Finally, in relation to the charge being thrown back at us, I was trying to avoid rehearsing the whole Second Reading, but we have made it very clear that we simply would not have made the choices that the Government have made. We would not have set out to give a tax cut to people earning £150,000 a year or more, which will be worth £100,000 to those who earn more than £1 million a year in order to be able to ensure that they benefited, and to cut benefits to the poorest families to do that. I fully accept and understand that she takes a different view. However, it is not reasonable to say that we have not explained where the money would come from. We have clearly made our case; these are not the choices that we would have made. I very much hope the Government will think again, specifically in relation to statutory maternity pay. In the light of those comments, I beg leave to withdraw the amendment.

Amendment 15 withdrawn.

Amendments 16 to 21 not moved.

Schedule: Meaning of the “relevant sums” and the “relevant amounts”

Debate on whether the Schedule should be agreed.

My Lords, in opposing the question that the Schedule be agreed, I do not wish to reopen the debates we have already had about the damaging impact it will have on some of the most deprived members of our community. I hope I can take it as read that I oppose this schedule in the same way that I have opposed the clauses. Instead, on the helpful advice of the Public Bill Office, I wish to use this debate as an opportunity to draw attention to the needs of an even more deprived and vulnerable group who cannot even count on a miserable 1% increase in benefits, and that is asylum-seeking families reliant on asylum support.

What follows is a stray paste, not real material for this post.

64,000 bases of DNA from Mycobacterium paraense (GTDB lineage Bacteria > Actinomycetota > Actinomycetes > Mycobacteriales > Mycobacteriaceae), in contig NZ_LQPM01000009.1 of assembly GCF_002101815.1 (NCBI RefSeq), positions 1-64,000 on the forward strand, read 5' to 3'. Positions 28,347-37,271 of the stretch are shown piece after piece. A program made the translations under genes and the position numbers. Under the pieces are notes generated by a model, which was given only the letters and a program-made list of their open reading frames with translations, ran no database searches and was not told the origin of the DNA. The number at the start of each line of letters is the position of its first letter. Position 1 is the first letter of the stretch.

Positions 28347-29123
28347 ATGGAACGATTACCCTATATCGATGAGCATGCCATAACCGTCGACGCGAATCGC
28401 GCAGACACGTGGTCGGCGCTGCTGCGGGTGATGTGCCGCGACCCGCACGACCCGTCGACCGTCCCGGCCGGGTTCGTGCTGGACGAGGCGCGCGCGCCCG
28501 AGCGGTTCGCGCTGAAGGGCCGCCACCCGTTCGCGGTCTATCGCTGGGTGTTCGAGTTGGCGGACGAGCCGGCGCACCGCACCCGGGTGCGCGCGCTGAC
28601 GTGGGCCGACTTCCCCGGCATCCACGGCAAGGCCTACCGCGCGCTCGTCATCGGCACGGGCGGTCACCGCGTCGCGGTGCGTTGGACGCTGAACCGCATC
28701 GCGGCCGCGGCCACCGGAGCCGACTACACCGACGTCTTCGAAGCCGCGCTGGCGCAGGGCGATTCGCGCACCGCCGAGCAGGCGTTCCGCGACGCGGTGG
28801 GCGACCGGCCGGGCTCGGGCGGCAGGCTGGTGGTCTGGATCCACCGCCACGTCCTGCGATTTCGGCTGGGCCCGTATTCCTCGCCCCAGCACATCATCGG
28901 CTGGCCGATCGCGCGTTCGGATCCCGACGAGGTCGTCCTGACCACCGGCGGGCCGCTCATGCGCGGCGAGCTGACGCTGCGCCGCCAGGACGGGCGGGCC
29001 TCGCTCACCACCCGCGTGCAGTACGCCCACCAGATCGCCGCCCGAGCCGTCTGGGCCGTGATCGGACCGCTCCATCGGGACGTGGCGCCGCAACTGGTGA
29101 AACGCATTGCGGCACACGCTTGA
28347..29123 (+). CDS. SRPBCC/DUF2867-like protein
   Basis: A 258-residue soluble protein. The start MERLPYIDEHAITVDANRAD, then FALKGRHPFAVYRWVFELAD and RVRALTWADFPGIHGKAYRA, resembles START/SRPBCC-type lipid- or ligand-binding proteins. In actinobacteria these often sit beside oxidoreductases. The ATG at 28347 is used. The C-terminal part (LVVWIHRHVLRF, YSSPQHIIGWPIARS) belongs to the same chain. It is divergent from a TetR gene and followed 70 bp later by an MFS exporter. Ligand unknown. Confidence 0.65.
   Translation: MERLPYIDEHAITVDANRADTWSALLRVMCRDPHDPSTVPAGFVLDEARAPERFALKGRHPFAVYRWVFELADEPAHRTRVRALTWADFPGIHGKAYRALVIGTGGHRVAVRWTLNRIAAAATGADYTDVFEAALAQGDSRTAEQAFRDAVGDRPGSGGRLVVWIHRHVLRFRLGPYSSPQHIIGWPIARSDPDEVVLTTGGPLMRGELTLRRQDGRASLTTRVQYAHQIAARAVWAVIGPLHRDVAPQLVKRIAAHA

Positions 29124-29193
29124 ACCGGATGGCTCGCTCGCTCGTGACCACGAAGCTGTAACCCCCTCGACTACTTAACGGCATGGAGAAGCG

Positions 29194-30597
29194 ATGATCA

The right reverend Prelate the Bishop of Ripon and Leeds and I raised this issue briefly during Second Reading. The Minister responded, correctly, that asylum seeker benefit rates are a matter for the Home Office and are not within the scope of the Bill. He kindly said he would draw our remarks to the attention of colleagues in the Home Office. We are, of course, aware that asylum seeker benefit rates are not within the scope of the Bill; that is the very reason why we raise the question. They should be part of its scope and treated in the same way as other social security benefits when it comes to uprating policy. As I have given the Minister’s office notice that I planned to raise this issue in this context, I hope that the Minister will be able to address the substance of our remarks when she comes to respond.

The right reverend Prelate and I, together with the noble Lord, Lord Avebury, remember the all-party parliamentary inquiry into asylum support for children and young people, set up by the Children’s Society. I would like to put on record my thanks to the Children’s Society for all the work it has done on this important issue and for its briefing for today’s debate. That briefing draws on the findings of our inquiry. We found that the current asylum support system is forcing thousands of children and young people seeking safety in the UK into severe poverty. We were shocked to hear of instances where children were left destitute and homeless, entirely without institutional support, and forced to rely on food parcels or charitable donations. This cannot be right.

It is estimated that there are 10,000 children living on asylum support. The panel heard powerful evidence of the reality for those living on as little as £5 a day, whose parents are forced to skip meals to feed their children and are unable to buy warm clothing in the winter. Some families find current levels of support particularly difficult, including pregnant women and lone mothers with young children—and families of a disabled child, because asylum support does not offer families any standard additional support when a family member has a disability. With regard to pregnant women, one particularly shocking example brought to our attention was a mother having to walk home from hospital in the snow with her newborn baby in her arms because she had no money.